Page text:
What Do You Know About Shingles?
Shingles is a common viral illness caused by the same virus that causes chickenpox, but with very different – and agonizing – symptoms. Its blistering rash is sometimes mistaken for poison ivy, but flu-like symptoms and severe pain are sure signs that it’s not your garden-variety skin rash. The virus strikes the highly sensitive nerve roots, and feels like needles piercing the skin.
Serious complications can result from shingles. The most common of which is a condition known as post-herpetic neuralgia. “It can cause debilitating pain lasting for months or even years,” explains Virtua family medicine physician Elaine Beppel, MD.
“We are also vigilant for shingles in or around the eye which may lead to vision loss.” Other serious complications include hearing or balance problems, facial paralysis and serious skin infections.
While shingles will disappear on its own, medical attention can limit the course and severity as well as help manage the pain. “There’s no cure for the virus, but early treatment with anti-viral drugs can help the immune system to prevent it from reproducing as quickly,” says Dr. Beppel. “Patients do best when we see them within 48 hours of the onset of symptoms.”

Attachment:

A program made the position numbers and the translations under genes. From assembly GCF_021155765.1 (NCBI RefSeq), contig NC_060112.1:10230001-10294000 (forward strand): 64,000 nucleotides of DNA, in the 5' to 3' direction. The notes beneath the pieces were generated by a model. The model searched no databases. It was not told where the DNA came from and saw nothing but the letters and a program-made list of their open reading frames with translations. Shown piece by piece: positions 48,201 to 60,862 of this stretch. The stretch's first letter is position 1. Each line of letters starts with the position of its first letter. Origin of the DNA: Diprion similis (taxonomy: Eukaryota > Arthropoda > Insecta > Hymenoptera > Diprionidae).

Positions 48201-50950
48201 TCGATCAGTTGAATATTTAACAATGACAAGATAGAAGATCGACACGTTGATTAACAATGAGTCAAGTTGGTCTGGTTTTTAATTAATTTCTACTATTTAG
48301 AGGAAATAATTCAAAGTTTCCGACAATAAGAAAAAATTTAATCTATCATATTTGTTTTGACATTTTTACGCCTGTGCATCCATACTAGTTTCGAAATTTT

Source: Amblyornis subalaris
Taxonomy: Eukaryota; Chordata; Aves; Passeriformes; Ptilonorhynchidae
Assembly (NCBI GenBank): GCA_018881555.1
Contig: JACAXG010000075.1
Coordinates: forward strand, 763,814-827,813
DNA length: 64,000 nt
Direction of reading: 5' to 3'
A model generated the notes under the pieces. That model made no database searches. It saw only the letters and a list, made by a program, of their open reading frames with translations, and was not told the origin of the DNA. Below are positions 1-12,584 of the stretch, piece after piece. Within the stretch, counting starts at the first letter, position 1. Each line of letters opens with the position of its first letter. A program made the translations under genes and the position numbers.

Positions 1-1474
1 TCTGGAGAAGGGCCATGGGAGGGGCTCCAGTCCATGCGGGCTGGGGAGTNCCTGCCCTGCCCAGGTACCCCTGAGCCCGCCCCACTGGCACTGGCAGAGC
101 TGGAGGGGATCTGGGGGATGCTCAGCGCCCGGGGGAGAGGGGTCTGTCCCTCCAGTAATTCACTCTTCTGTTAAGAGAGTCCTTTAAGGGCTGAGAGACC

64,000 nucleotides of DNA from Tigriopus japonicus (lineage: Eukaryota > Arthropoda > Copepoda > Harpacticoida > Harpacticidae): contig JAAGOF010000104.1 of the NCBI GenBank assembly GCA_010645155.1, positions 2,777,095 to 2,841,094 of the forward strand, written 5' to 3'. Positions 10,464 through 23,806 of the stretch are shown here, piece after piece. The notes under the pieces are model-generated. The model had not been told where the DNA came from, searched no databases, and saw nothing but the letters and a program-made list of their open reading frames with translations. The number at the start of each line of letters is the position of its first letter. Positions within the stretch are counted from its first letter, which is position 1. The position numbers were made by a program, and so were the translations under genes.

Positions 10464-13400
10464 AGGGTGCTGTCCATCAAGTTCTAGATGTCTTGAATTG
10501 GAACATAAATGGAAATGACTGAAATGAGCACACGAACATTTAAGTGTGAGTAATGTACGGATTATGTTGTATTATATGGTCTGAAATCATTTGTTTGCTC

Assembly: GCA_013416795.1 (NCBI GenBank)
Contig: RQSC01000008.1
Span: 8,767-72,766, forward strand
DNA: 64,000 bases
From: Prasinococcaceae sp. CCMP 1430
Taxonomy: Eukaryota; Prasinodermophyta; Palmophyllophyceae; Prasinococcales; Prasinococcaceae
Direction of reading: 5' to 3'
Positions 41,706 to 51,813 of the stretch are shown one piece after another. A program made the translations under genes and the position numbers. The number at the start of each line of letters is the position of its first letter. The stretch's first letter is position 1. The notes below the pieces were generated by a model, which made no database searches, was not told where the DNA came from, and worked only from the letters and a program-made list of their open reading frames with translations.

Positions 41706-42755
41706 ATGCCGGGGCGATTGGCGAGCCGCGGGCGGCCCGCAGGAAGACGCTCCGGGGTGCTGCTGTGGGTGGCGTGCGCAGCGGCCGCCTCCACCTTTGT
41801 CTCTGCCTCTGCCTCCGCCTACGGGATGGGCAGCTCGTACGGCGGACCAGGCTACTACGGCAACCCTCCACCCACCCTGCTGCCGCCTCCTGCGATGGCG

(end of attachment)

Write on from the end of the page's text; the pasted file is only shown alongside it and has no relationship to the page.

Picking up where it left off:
The chickenpox connection
Though they’re caused by the same virus, chickenpox and shingles are different. After a bout of childhood chickenpox, the virus that causes both chicken pox and shingles remains dormant in the nerves. “Although we have some immunity to the virus, the virus can become active again as herpes zoster, or shingles in times of stress,” says Dr. Beppel. And since most of us have either had chickenpox or the vaccine for chickenpox, shingles is very common.
A shingles vaccine is available for people over age 60, the largest risk group, with healthy immune systems. The vaccine has been shown to reduce the risk of getting shingles by up to 50 percent, but for those who still get it, there’s a lower incidence of long-term nerve pain or
Fast facts about shingles
- People over age 60 who have had chickenpox, or those with immune-suppressing conditions or undergoing chemotherapy are at risk.
- Shingles can be contagious at a certain point of the illness, but not in the same way as a cold, the flu or chickenpox is contagious.
- A vaccine is available.